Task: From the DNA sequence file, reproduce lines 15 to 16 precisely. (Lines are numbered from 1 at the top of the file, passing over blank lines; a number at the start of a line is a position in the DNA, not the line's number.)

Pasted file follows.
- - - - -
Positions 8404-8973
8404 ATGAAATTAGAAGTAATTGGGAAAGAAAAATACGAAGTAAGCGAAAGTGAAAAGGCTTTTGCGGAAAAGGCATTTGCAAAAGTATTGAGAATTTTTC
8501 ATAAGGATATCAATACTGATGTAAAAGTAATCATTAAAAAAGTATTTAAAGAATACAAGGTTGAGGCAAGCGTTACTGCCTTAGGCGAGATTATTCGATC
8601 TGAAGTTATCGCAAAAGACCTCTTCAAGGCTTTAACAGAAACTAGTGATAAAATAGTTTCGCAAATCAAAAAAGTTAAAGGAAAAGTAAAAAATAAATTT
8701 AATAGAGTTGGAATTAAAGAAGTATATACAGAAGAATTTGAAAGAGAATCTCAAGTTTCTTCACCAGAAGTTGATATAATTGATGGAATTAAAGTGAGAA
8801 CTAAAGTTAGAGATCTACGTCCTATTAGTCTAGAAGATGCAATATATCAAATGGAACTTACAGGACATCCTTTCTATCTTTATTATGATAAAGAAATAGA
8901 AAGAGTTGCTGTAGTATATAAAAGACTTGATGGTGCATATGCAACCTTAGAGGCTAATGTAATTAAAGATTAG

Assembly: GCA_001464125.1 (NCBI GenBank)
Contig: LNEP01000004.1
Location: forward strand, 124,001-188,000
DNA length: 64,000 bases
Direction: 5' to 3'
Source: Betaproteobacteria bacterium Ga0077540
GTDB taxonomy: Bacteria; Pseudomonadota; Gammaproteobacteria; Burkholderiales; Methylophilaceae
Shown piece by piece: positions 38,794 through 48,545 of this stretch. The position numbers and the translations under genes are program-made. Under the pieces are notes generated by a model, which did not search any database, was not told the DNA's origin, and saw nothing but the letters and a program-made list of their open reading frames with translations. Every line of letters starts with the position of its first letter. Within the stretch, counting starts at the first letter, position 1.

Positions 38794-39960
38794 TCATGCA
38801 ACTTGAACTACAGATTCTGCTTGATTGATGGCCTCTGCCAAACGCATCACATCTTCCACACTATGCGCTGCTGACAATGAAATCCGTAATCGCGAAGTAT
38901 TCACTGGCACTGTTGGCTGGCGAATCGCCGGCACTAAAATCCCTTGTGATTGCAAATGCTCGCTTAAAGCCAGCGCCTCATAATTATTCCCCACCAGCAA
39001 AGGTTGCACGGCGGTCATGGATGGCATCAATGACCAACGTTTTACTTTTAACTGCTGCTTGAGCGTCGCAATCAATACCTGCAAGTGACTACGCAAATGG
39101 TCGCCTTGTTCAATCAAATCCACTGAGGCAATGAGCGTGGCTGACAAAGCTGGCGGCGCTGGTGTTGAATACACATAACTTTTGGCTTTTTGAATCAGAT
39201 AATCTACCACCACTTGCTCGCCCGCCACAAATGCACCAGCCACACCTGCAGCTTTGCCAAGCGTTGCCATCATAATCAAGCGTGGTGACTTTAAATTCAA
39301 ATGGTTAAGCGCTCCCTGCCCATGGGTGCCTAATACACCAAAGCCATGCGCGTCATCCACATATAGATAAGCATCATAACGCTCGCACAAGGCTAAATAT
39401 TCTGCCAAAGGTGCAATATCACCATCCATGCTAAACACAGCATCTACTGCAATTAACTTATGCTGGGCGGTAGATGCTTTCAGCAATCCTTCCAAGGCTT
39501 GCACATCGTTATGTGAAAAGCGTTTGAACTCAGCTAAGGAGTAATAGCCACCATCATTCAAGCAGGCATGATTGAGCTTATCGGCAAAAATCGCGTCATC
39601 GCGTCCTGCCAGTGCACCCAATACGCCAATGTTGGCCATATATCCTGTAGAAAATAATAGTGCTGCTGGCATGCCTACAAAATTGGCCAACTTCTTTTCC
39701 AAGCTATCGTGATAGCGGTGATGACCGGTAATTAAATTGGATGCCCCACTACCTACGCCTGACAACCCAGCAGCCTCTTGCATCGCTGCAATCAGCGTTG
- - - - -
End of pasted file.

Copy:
Shown piece by piece: positions 38,794 through 48,545 of this stretch. The position numbers and the translations under genes are program-made. Under the pieces are notes generated by a model, which did not search any database, was not told the DNA's origin, and saw nothing but the letters and a program-made list of their open reading frames with translations. Every line of letters starts with the position of its first letter. Within the stretch, counting starts at the first letter, position 1.

Positions 38794-39960